From there we went to a local Oideas Gael cultural centre to view archive photographs and watch the well known documentary film of ‘John Doherty – Fiddler on the Road’ (viewable on youtube.com). Afterwards we adjourned to a local pub and the serious music started. Scotland’s Paul Anderson, who is clearly something of a celebrity in those parts, led off with a mighty set of strathspeys that had the locals calling for more. Several visitors swore to return for the annual fiddle festival held in the village.

Quickly finishing pints and packing away fiddles were soon on the coach again as we moved on to the Highland Hotel at Glenties. Here we joined the audience for an evening concert programmed around the history of the strathspey using musicians, singers and dancers from Donegal, Scotland and Cape Breton. Our own Mary Ann Kennedy and Maggie MacDonald (port a beul), Fin Moore (pipes), Paul Anderson (fiddle) and Caroline Reagh (dancer) comprised the Scottish contingent. After the show it was fiddles out in the bar before a long drive back to Derry in the very wee small hours, the in-transit crack continuing all the way with tunes giving way to songs as we neared the city. I headed to bed but some others managed to find an all night session!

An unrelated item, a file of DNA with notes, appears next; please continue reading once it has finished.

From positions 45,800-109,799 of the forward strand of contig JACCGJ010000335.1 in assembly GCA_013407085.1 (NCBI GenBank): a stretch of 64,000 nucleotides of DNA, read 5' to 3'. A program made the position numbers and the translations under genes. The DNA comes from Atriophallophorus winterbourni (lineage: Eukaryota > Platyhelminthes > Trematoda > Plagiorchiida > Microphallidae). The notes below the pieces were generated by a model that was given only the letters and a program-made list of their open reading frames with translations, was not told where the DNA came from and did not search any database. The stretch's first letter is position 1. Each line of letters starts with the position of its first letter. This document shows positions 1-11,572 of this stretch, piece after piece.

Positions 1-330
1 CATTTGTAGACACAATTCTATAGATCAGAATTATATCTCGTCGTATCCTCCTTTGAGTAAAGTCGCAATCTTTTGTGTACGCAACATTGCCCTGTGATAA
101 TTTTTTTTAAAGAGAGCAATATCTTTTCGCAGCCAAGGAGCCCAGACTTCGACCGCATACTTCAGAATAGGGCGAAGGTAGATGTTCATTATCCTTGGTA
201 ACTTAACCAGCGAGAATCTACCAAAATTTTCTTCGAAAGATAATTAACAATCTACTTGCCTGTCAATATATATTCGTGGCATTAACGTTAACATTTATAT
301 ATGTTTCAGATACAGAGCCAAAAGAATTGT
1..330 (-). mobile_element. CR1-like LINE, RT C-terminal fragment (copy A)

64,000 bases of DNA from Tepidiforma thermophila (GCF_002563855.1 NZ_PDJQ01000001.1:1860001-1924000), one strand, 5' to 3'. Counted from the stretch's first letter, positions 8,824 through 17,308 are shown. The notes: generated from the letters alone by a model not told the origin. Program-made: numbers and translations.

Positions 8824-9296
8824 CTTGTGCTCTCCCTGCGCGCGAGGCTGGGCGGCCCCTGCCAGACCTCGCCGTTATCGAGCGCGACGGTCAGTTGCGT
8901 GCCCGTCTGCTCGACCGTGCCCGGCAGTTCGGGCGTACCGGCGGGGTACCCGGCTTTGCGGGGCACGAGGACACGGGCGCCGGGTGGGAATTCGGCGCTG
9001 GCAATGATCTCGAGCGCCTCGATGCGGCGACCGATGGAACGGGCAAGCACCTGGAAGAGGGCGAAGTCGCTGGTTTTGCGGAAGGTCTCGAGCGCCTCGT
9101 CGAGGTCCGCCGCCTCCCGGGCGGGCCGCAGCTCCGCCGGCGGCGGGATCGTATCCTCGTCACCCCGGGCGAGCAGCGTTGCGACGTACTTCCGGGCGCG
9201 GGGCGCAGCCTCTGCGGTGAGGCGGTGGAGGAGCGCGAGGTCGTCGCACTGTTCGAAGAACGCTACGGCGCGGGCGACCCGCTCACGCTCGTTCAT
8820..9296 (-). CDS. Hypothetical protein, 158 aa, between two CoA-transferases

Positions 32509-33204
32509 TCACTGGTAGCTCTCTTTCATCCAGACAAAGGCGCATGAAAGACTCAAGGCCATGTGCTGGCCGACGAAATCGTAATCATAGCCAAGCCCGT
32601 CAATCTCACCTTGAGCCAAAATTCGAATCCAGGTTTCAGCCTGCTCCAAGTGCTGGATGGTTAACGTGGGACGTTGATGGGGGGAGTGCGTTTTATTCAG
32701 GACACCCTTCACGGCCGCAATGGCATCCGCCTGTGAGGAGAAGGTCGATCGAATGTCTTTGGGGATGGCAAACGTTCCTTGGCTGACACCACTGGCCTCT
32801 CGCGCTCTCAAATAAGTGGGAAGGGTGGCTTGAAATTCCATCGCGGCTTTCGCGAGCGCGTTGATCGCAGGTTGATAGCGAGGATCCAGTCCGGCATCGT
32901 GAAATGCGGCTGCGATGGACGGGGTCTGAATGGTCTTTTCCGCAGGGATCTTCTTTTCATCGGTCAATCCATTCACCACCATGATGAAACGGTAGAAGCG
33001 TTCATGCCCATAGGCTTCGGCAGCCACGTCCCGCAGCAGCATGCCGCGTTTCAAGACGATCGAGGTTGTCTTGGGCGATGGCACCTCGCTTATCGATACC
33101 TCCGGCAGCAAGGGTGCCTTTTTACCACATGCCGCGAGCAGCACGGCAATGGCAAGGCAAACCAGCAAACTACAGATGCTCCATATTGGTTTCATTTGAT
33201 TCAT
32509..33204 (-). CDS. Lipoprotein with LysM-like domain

Travelling back the Scottish participants wondered whether such a tour could ever work in our own country. The conclusion was that it might just be feasible in Shetland, the North East fiddle heartland’ or perhaps in the Borders using a ballad theme or Ayrshire with Burns. Anyone wish to take up the challenge?

Back in the city it was clear that Derry is working hard to perfect its image prior to becoming City of Culture in 2013. I noted one impressive touch at a cafe just inside the Londonderry city walls which is also the booking office for excellent guided walking tours. Every afternoon two young women sat by the window just inside the door playing clarsach and fiddle. Now, that’s something that would easily work in any town in Scotland!

Stuart’s photographs from the fiddle trip can be viewed here.